With the conflict in its second year and a death toll that now may well be on track to hit 100,000 (refugee numbers already estimated at 1 million), there has been renewed discussion about should the West get involved and how it might do this.
Ignored however in all this dialogue is the role of Russia, one of the few remaining allies of Assad, which has continued to insist that negotiations take place with no preconditions and have used their military and UN prowess to ensure that the old regime has survived far longer than anticipated.
The interesting question however is why. Russia has been damaged internationally for its association with the regime and undoubtedly has lost influence in the wider Middle East for this. Of course the clichéd defences (of which I have used before as well) that Russia is propping up Assad for its naval base (Tartus) and to maintain its anti-American axis in the Middle East, have been the stock responses of Western analysts, but this is a mistake.
In short there are 6 reasons why Western leaders should re-consider opening peace negotiations without any demands for Assad to step-down:
- The flood of refugees and fatalities is reaching critical and the other methods to resolve this conflict are not working.
- Only Assad’s regime has any kind of resemblance of the state infrastructure necessary to prevent a state collapse like that seen in Libya and Iraq (2003).
- Assad is still popular with a significant and influential portion of the nation who have tied their fate to his.
- The countries Chemical Weapons cannot be secured by Rebel groups (who have no intention of handing them over to the UN or Western nations) nor can they be secured by Western (and Israeli) special forces. Assad must be involved.
- Syria is becoming a jihadist training ground for Western born radicals who will return home with combat training and international terrorist contacts.
- When Secular dictatorships have been rapidly replaced in Libya, Tunisia, Egypt and among the Syrian FSA (or more accurately anti-government forces) the biggest losers on the ground are the Secularists and those who believe in women’s right and equality.
Of course these points all could merit extensive essays in their own right and I am certain that many would debate them, but the key is to ask the question:
“Would Syria and the Syrian people actually be better off today if Assad stood down and left the country than if they negotiated with Assad right here and now?”
Any deal with Assad here and now has several inherent advantages, not only does it ensure that there is actually a central figure who has the full support of the regimes elements who can actually negotiate a peace that will be accepted, but it also would ensure that any peace deal would have support from the whole international community and more particularly, the UN Security Council.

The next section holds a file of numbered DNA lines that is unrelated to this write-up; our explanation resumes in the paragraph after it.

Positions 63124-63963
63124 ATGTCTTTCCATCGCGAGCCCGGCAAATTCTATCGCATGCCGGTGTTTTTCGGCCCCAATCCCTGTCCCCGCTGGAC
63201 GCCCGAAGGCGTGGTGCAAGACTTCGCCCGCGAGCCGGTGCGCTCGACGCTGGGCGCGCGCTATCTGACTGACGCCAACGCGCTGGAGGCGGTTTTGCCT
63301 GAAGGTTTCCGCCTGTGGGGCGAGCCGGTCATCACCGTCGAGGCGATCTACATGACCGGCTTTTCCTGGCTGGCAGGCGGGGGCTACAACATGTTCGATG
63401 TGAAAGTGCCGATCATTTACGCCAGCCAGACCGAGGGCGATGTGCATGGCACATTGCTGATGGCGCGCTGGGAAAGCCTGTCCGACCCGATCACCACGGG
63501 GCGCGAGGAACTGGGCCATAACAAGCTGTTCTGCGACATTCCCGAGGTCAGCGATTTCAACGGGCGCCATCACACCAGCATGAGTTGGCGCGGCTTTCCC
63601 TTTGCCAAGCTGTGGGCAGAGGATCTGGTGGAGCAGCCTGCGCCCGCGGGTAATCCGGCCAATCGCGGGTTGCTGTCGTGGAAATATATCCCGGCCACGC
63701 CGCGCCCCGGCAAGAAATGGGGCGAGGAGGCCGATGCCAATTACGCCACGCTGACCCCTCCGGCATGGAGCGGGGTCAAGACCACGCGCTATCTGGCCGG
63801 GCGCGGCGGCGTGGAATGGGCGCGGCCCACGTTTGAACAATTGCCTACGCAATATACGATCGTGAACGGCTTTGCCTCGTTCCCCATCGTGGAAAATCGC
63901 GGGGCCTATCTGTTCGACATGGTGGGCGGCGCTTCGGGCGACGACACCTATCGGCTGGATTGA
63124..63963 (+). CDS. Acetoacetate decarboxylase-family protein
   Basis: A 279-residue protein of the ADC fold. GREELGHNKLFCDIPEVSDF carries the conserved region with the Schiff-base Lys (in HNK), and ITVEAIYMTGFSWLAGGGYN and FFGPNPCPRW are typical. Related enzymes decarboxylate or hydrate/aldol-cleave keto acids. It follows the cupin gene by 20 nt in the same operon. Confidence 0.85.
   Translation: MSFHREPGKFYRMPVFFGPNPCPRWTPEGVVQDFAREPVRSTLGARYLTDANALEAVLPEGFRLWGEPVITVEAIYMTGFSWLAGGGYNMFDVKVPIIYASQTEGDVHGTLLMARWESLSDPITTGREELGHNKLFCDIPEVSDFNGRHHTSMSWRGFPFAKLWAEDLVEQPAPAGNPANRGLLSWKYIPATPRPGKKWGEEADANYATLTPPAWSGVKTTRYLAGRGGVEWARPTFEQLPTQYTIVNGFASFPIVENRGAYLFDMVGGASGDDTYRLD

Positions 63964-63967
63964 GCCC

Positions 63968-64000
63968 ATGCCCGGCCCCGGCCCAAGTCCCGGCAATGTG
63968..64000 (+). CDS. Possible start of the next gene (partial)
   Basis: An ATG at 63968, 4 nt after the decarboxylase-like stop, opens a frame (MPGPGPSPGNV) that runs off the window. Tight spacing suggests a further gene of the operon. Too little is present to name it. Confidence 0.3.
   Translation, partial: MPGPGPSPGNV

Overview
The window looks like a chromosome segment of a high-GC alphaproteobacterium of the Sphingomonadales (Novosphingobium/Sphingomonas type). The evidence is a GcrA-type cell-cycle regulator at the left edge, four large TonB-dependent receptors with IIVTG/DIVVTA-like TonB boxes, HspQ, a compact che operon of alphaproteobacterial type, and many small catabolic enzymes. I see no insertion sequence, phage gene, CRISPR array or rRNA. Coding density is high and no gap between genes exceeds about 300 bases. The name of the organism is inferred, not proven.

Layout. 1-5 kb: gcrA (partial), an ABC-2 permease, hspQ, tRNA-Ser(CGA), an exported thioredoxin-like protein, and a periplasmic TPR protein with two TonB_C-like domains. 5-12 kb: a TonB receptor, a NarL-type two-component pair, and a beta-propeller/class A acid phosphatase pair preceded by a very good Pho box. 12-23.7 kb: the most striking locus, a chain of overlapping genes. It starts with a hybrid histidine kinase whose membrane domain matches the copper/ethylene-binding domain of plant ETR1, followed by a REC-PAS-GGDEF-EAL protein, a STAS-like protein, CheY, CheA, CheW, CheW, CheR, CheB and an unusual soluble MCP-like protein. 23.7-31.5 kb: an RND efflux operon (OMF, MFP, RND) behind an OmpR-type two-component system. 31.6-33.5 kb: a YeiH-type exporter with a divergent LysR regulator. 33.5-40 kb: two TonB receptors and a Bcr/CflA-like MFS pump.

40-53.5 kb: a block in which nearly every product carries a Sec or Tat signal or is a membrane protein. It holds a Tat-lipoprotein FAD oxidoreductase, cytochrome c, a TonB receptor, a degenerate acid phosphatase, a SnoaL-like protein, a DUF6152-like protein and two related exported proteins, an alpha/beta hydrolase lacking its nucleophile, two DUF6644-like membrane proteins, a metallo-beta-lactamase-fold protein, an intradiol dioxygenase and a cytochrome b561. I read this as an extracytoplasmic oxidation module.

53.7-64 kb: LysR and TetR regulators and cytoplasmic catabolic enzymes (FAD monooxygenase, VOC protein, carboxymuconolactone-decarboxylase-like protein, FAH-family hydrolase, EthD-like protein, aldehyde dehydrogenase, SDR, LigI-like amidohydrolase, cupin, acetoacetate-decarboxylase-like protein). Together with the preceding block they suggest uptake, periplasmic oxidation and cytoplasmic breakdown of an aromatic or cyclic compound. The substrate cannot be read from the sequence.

Assad does not have to stay on as leader after a peace deal, in fact I doubt that many of Assad’s supporters really believe this is feasible, but I sincerely doubt that any other figure in the Syrian government would have the necessary backing from the regimes supporters domestically and internationally, to sign a deal for peace.
The longer the fighting continues the greater the regional overspill and threat to security not only along the borders with Israel and Turkey, but also the fall-out in Lebanon which is threatening to upset the fragile state further. The continued conflict is also damning a generation of Syrians with poverty, lack of education, psychological scars and allowing radical Islamists to recruit and train the next generation of fighters to further destabilise global security.
There is no easy answer to Syria, but arming rebels, no-fly zones, direct ground forces, or peace talks without Assad will not work and may do more harm than good. We may not like Assad, nor do we have to, but the Russians have a point to make and it is worth listening to.
Perhaps sometime soon Western diplomats may listen. Then again, probably not.
 It is worth highlighting that the UN investigation into this attack unusually will not be tasked with assigning who used the Chemical weapons (if they were used) and nor has the Western media reported the full details that the Syrian government have given on how rebels may have obtained them. To me it would be unusual for Assad to admit that A.) He lost chemical weapons and B.) allow the UN to investigate their use, if he had ordered their use. At any rate it seems clear the issue is more complex than has been reported.
 Following an exceptionally well written piece by Aron Lund I have decided that I will refer to the Syrian Free Army as a collective term for anti-government forces as opposed to a central organisation with a clear structure and hierarchy of command: http://www.joshualandis.com/blog/?p=18104